• Please see this MIT Now page for current updates to MIT’s Isolation and Quarantine Practices
  • Except for food, Event/Visitor policies have not changed
    • Tim Tickets should be used for ALL visitors to the Libraries
    • No food or drink at any MIT-hosted events on or off-campus
  • Boosters
    • All staff who are eligible must be boosted by January 14th. 
    • If you currently have a vaccine exemption on file with MIT, the same exemption also applies to the booster requirement.
    • If you believe you will be unable to receive the booster by the deadline, please contact as soon as you can for assistance. 
    • If you are out of compliance with MIT vaccine and booster guidelines, you will be locked out of campus. You will also be contacted by HR.
  • Spring Semester
    • MIT is currently planning to be in person for the Spring Term.
  • HathiTrust
    • There will be no Controlled Digital Lending (CDL) for IAP.
    • There is no CDL planning at this time for the spring semester.  

More information can be found here:

Please let us know if you have any questions, and have a great snowy day working remotely and enjoy the weekend!


On behalf of EMGMT


January 3, 2022 Email from Felicity Walsh

Happy New Year everybody! 

Here’s hoping that everybody had a peaceful, restorative break from work.

Before digging into today’s updates, here’s a fun picture to start the week - photo credit here.

Relevant for everybody:

  • Per today’s Atlas email, isolation times for those who test positive for COVID but are asymptomatic have been reduced: Per the new Massachusetts Department of Public Health guidance: “If the individual shows no symptoms, the recommended isolation period is shortened from 10 days to 5 days, followed by 5 days of wearing a mask when around others.”  MIT’s automated systems now reflect this reduced isolation time.  See the full email for details.  
  • Please keep in mind that along with these emails, MIT Now and MIT Medical FAQ’s are the best sources of information and are updated on a regular basis.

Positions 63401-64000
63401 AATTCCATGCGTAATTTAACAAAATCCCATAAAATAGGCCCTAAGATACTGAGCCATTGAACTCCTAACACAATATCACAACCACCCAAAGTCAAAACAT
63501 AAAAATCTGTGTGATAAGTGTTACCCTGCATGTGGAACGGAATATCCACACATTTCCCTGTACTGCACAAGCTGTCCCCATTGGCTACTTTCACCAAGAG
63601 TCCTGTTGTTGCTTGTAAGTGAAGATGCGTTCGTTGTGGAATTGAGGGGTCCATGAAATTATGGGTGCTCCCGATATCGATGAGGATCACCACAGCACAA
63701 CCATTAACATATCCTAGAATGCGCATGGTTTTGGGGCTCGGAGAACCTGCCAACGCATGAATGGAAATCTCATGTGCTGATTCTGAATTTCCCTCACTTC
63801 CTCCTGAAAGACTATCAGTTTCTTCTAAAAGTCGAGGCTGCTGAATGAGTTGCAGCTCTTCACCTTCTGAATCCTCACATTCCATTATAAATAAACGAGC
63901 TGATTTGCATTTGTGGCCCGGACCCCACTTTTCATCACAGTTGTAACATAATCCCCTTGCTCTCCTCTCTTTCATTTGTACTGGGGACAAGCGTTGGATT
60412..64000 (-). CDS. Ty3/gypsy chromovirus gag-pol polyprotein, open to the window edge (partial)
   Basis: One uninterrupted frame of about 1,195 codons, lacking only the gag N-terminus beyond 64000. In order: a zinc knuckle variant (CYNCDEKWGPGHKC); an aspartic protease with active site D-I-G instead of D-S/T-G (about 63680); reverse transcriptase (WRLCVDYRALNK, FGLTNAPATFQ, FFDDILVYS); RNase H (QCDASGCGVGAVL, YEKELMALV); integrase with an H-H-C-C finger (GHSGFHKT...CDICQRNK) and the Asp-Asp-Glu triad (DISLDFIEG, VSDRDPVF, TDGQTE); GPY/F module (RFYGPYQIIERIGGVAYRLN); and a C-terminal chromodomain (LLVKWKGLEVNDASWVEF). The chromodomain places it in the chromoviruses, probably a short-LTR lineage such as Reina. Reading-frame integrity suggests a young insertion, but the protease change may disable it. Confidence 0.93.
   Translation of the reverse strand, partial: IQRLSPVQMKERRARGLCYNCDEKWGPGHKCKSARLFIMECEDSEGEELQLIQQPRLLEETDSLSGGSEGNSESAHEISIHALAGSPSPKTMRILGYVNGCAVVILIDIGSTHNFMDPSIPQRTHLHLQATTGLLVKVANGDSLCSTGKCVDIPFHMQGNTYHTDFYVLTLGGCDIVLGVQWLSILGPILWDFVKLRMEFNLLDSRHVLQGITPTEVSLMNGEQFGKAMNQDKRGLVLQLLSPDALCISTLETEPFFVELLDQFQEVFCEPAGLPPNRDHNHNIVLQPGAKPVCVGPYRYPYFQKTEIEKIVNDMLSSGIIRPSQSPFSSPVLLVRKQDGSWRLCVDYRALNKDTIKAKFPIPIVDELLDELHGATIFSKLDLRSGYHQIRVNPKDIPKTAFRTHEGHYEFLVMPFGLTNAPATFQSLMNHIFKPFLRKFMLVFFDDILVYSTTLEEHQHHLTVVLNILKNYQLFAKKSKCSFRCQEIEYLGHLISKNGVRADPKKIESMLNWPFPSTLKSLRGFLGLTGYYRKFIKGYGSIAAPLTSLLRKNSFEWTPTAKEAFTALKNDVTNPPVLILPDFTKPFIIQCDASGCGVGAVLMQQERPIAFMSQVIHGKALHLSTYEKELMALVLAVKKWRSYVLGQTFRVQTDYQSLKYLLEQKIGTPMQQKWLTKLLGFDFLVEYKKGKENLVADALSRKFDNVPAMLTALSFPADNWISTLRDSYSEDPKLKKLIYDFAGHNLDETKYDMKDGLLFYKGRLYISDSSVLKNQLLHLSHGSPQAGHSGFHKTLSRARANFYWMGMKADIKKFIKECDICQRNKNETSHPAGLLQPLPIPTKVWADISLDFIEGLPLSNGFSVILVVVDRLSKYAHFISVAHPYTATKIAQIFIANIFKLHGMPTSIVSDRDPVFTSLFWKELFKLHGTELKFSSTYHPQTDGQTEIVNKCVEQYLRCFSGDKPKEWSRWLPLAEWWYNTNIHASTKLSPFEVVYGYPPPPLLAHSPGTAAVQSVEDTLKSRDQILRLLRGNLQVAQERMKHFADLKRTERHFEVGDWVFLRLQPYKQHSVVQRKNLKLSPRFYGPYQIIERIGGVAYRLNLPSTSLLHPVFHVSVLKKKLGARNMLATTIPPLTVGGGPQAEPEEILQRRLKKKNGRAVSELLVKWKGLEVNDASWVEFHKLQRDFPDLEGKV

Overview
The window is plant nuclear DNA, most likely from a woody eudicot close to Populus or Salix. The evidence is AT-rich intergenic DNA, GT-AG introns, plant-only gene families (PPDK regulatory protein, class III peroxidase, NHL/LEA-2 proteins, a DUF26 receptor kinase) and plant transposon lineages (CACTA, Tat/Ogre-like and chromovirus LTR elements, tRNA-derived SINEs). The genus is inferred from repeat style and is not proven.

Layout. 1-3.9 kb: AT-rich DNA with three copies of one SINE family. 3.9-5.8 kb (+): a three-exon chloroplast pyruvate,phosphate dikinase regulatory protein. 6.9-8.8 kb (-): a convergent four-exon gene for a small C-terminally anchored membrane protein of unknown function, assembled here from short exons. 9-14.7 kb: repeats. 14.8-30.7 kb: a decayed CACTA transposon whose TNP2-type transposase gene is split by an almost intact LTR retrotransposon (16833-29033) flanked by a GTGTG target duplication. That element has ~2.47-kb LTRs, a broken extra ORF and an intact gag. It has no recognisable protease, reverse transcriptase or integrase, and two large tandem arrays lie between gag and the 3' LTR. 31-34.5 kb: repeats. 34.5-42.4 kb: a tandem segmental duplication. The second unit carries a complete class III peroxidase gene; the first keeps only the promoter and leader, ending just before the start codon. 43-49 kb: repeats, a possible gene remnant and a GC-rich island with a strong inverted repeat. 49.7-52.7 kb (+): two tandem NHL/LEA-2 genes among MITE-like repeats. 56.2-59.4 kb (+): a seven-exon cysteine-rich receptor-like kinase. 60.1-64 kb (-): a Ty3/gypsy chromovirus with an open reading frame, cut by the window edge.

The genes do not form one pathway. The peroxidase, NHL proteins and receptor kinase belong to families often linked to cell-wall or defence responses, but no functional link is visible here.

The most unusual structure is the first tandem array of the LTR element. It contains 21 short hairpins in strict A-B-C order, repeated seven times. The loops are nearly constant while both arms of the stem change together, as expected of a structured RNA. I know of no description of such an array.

About our services:

  • Things went smoothly over the break!
    • 120+ requests for materials to be shipped to users
    • No floods, collection problems, etc. while we were closed
    • Staff on-site to empty bookdrops reported users in 24/7 spaces were ALL WEARING MASKS
  • Services updates for the community through the end of January

Some things are still developing:

  • Some Harvard locations are open but not all, we suggest referring any interested MIT users to check Harvard’s hours page to see what’s open; however HD is fully staffed so we have access to those collections.
  • The Libraries is performing a review of the feasibility of restarting Controlled Digital Lending (CDL) with HathiTrust and Internet Archive during January, details to come.


A huge shout out to all of the teams who have made this pivot possible over a very short period of time, and to everyone who continues to work to make our services as useful for the community as possible during IAP.   

Happy Monday,

Felicity, on behalf of the Emergency Management Team



December 22, 2021 Email from Stephanie Richardson and Kim Maxwell


The weather outside is yucky, if not frightful. So here’s your delightful daily message update from the EMGMT team. 


  1. The Sick-Covid19 pay policies have been extended through 04/01/2022.
  2. The booster is now required for all employees, including those working entirely remotely.
  3. Rationale for remote library services during IAP is compelling. Please feel free to send any difficult patron comments (i.e. the ‘spicy’ ones) directly to Chris for response.
  4. Full details of the Libraries’ IAP service portfolio are evolving, but our general posture is “Remote + Delivery.” 
  5. Stay vigilant, protect yourself and others.


  1. The ‘Sick-Covid19’ pay code and policies have been extended through 04/01/2022 (see the HR website for details). Hourly staff can report hours in their timesheets in Atlas. Salaried staff should email supervisors & lib-hr to report Sick-Covid19 hours so that it can be tracked locally as this type of sick time is not tracked in Atlas. Use Sick-Covid19 if you are unable to work due to: attestation of symptoms, isolating after a positive test result for you or your immediate family, booster response.